The Trump win still has me reeling.
And on top of that I’ve spent this week watching Democrats seek to appease Donald Trump’s voters and Donald Trump himself.
I don’t think i can overstate what an enormous mistake this is. These people who wish to be seen as leaders are abandoning any and all concern for the trust and wellbeing of marginalized peoples, who they depend on to be elected and who are forced to depend on them to defend their rights. The people who show up to vote for them in the 90+% range, like Black women. This is deplorable.
I’ve had enough conversations about whether Democrats are being strategic or are simply capitulating that I would like to propose a framing for those Democrats who can’t bring themselves to call Trump voters the bigots they are, to at least make the case for not cooperating, and seek some base level of accountability.
Generic Democrat Approaches The Lectern
I’d like to talk about cooperation and accountability today.
I don’t think the majority of Trump’s voters set out to do harm.
Some definitely did, and we need to be conscious of them, & mindful of the people they seek to harm, but I don’t believe that is the majority.
What I do think the majority did was respond to a changing world by trying to put things back how they were. A man said he could make it how it was and they said, “that sounds good”.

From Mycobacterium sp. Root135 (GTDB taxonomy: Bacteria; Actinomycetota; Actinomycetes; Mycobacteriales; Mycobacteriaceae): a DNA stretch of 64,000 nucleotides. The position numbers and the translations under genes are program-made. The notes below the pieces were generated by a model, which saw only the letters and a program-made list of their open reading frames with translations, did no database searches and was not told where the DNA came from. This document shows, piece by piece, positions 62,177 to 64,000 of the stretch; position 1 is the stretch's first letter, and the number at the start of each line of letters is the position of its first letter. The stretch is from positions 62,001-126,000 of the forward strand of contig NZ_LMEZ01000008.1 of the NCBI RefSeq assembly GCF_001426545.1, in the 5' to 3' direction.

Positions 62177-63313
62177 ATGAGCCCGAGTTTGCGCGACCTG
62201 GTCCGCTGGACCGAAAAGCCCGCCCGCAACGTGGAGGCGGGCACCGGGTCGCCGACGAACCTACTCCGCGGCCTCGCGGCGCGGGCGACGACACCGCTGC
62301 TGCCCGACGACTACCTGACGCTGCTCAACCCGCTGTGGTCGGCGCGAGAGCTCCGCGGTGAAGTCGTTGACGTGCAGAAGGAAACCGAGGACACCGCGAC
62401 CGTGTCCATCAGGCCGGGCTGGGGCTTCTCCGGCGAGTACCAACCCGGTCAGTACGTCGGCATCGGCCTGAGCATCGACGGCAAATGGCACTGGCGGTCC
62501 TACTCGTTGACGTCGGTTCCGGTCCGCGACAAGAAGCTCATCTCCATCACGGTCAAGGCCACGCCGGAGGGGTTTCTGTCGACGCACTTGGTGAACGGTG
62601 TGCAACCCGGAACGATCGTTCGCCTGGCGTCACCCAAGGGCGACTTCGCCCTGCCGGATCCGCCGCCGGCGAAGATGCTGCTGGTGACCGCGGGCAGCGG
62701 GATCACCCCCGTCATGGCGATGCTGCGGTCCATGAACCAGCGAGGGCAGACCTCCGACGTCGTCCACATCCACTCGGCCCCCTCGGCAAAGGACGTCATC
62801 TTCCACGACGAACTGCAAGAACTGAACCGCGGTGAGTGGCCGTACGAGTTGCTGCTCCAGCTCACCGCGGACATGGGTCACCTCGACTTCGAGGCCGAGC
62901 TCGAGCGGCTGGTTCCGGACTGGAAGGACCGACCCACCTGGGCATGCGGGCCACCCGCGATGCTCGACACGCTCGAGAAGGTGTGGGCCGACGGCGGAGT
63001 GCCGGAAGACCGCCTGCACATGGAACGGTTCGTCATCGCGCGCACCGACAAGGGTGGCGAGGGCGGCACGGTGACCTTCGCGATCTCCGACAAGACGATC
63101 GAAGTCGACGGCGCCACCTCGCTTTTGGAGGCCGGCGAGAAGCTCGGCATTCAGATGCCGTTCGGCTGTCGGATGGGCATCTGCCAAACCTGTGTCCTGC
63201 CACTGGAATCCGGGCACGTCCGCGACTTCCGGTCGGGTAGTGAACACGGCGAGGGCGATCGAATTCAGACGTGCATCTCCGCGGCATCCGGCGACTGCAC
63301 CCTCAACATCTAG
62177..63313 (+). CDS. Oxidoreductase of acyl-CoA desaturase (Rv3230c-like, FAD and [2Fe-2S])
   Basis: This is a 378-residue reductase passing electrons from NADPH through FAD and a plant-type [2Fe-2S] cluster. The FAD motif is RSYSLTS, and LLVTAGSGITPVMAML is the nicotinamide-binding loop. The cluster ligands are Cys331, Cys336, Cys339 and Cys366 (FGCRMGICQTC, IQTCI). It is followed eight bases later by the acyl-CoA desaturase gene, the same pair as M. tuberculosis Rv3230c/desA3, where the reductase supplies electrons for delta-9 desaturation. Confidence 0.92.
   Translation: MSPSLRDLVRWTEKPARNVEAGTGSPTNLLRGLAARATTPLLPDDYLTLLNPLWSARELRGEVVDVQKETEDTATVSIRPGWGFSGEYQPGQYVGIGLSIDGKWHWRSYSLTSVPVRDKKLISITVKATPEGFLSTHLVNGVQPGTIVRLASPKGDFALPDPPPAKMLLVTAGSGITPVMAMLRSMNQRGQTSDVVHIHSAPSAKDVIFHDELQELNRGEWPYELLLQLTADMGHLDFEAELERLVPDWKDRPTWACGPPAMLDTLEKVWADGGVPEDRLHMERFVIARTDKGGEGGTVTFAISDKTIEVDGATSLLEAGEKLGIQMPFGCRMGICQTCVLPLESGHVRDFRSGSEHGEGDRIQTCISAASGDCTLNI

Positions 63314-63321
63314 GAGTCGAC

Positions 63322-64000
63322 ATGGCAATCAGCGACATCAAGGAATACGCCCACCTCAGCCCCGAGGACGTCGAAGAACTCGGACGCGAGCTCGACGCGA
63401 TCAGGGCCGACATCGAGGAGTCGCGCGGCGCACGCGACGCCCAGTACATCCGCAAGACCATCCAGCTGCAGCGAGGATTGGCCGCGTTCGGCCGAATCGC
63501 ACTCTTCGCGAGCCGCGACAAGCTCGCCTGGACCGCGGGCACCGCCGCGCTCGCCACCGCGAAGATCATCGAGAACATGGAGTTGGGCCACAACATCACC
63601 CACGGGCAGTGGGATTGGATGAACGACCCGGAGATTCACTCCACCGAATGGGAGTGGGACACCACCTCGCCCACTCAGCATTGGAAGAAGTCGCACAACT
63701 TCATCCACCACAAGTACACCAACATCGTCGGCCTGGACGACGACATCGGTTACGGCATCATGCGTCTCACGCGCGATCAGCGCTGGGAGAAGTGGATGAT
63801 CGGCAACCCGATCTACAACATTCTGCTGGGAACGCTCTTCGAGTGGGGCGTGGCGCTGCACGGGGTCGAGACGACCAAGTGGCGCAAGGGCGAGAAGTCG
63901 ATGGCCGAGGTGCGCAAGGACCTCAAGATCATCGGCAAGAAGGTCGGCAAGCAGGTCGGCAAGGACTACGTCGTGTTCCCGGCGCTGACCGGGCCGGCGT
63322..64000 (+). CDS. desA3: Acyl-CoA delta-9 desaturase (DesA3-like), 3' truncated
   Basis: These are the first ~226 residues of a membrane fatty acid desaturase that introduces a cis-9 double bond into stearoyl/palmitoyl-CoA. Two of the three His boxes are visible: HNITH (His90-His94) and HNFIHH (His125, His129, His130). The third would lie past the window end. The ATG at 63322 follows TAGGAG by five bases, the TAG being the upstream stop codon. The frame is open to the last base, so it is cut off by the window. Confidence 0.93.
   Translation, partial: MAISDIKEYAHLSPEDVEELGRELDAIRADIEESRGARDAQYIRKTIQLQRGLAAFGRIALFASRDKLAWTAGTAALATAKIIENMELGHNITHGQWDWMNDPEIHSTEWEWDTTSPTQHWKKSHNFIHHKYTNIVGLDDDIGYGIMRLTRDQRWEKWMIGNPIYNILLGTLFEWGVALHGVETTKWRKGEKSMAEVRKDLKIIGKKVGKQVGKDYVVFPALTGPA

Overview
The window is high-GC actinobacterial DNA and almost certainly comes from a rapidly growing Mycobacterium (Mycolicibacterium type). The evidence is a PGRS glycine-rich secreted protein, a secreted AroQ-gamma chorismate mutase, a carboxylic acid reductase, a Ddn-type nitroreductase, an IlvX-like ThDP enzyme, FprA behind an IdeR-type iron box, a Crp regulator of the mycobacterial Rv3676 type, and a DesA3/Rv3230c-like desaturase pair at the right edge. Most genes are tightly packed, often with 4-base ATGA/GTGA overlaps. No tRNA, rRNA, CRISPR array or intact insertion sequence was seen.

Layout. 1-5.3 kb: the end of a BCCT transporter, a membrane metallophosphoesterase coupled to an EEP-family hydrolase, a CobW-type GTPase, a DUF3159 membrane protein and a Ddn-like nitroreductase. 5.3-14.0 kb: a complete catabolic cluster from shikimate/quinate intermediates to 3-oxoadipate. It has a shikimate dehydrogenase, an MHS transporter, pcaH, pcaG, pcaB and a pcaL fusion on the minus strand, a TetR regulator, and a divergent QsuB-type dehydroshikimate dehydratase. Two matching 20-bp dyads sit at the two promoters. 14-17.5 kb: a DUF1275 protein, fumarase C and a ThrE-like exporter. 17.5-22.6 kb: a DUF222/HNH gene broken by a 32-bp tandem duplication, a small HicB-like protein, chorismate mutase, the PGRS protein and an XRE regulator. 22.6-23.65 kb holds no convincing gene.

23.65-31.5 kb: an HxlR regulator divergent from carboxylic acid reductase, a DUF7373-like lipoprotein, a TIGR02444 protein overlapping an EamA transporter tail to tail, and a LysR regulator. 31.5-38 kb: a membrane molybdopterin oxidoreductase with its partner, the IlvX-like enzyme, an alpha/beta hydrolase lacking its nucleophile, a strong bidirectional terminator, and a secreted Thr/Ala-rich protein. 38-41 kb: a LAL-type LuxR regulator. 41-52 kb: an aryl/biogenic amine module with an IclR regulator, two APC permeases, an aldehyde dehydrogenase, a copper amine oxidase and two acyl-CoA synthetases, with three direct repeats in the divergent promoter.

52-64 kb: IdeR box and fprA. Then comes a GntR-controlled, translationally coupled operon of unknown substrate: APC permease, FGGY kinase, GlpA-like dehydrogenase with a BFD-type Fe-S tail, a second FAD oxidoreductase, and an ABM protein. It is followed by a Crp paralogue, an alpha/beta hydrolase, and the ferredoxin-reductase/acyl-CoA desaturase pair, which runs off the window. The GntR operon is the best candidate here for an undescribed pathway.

I think there are two critical takeaways from that:
First, that man is lying to you.
He cannot and will not make things how they were. He seeks only to empower himself and will betray your trust.
And second, putting things back how they were is a dangerous idea for many, many people. For these people, these fellow Americans, equality is only recently a viable idea. In many ways, the equality they have found isn’t durable. Their place in our society is conditional on good behavior, not the inherent right it’s meant to be.
Enabling a man like Donald Trump, cooperating with him in any way, presents a very real, even life-threatening danger to these people. These people that are our friends, our families, our communities.
We need to be mindful of everyone’s struggles, but when making policies and choosing leaders we need to resist asking the marginalized peoples we share this country with to shoulder more than their fair share.